The Internal Revenue Service apologized to Tea Party groups and other conservative organizations on Friday for what it now says were overzealous audits of their applications for tax-exempt status. Lois Lerner, the director of the I.R.S. division that oversees tax-exempt groups, acknowledged that the agency had singled out nonprofit applicants with the terms “Tea Party” or “patriots” in their titles in an effort to respond to a surge in applications for tax-exempt status between 2010 and 2012. She insisted that the move was not driven by politics, but she added, “We made some mistakes; some people didn’t use good judgment. For that we’re apologetic,” she told reporters on a conference call.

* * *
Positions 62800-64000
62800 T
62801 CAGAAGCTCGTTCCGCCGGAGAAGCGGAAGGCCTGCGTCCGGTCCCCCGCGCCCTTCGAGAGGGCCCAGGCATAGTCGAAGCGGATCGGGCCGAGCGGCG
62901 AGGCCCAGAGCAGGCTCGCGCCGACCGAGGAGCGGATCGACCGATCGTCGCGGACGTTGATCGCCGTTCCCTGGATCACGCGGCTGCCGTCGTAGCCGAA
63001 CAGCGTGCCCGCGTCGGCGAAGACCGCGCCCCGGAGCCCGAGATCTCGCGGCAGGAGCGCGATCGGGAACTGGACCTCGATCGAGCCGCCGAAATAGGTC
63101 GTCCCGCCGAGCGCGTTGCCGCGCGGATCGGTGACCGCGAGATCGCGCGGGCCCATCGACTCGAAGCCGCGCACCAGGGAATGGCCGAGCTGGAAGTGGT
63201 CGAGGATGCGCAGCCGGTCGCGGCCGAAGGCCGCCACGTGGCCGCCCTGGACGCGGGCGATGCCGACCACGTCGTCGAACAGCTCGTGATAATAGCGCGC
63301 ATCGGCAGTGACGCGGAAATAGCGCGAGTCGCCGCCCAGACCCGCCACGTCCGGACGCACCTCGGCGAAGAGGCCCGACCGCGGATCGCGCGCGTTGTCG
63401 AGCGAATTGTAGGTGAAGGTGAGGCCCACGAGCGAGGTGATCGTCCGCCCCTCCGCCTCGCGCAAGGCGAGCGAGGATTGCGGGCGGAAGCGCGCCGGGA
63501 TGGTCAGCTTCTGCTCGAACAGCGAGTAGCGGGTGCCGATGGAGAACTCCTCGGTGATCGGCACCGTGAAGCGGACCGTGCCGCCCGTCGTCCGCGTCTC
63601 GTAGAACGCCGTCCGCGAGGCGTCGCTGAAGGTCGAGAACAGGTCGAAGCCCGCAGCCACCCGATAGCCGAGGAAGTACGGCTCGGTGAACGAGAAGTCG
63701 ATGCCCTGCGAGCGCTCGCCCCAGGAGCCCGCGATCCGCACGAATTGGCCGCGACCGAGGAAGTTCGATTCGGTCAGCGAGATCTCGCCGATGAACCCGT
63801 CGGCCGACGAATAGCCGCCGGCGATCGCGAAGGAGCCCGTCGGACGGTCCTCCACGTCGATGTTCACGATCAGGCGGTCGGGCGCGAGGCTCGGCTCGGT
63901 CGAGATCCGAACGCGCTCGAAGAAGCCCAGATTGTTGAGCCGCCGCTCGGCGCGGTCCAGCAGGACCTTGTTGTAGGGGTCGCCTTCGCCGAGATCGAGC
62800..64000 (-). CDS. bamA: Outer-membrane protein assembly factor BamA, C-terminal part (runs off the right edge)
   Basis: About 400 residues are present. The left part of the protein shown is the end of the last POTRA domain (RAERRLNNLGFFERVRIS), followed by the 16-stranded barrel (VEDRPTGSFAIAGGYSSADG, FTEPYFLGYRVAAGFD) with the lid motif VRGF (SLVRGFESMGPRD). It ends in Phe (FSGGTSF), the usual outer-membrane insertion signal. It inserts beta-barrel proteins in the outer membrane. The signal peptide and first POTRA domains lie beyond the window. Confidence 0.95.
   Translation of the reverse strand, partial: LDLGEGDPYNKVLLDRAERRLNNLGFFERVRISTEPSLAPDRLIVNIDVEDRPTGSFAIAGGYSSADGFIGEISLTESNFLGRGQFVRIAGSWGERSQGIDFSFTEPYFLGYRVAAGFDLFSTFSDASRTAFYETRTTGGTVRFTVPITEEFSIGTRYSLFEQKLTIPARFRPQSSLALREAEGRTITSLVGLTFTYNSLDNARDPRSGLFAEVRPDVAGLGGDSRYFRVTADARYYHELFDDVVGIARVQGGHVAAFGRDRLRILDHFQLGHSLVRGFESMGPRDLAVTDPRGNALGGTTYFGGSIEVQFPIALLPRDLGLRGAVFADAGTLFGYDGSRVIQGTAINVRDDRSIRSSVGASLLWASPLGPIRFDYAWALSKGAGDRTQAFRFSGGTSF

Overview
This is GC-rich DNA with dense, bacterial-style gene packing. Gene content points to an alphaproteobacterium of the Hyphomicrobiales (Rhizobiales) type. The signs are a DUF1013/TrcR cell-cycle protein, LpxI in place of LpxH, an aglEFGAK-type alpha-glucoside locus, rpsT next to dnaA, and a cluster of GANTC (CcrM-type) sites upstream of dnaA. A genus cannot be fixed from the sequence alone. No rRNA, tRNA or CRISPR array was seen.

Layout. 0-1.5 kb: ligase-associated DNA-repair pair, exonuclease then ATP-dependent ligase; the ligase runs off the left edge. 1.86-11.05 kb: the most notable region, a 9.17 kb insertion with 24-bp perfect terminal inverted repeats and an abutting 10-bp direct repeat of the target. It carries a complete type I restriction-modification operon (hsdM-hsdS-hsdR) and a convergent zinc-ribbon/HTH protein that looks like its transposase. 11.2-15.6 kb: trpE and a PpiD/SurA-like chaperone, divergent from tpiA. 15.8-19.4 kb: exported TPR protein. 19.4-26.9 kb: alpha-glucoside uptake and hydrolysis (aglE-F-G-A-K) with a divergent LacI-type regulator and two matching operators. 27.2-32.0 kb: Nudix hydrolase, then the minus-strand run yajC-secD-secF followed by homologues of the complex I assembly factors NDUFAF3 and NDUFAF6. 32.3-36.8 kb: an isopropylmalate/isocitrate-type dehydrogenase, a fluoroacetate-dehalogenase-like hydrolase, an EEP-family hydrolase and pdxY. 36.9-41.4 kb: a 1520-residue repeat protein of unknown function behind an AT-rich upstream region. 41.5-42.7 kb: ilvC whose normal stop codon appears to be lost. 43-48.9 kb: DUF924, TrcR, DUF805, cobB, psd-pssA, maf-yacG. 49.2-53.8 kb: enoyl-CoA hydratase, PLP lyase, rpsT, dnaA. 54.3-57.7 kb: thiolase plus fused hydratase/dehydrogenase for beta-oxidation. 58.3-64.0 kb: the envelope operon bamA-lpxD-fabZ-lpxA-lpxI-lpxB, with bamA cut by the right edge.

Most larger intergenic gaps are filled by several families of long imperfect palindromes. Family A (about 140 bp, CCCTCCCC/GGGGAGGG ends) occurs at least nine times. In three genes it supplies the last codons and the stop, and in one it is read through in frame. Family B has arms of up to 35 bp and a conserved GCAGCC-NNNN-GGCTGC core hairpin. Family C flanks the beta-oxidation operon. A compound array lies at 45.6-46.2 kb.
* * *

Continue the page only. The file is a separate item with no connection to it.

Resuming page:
Republicans seized on the acknowledgment, demanding more information and adding it to a growing list of steps by the Obama administration that they say prove political interference, from allegations of hiding the terrorist origins of the attack in Benghazi, Libya, to the demand for disclosure of donors to conservative “super PACs.”
Senator Mitch McConnell of Kentucky, the Republican leader, called for “a transparent, governmentwide review aimed at assuring the American people that these thuggish practices are not under way at the I.R.S. or elsewhere in the administration against anyone, regardless of their political views.”
The apology and the ensuing reaction could be a turning point for the I.R.S., which has been caught between Congressional Democrats pressing the agency to more aggressively protect tax-exempt status from overtly political groups and conservative groups claiming harassment.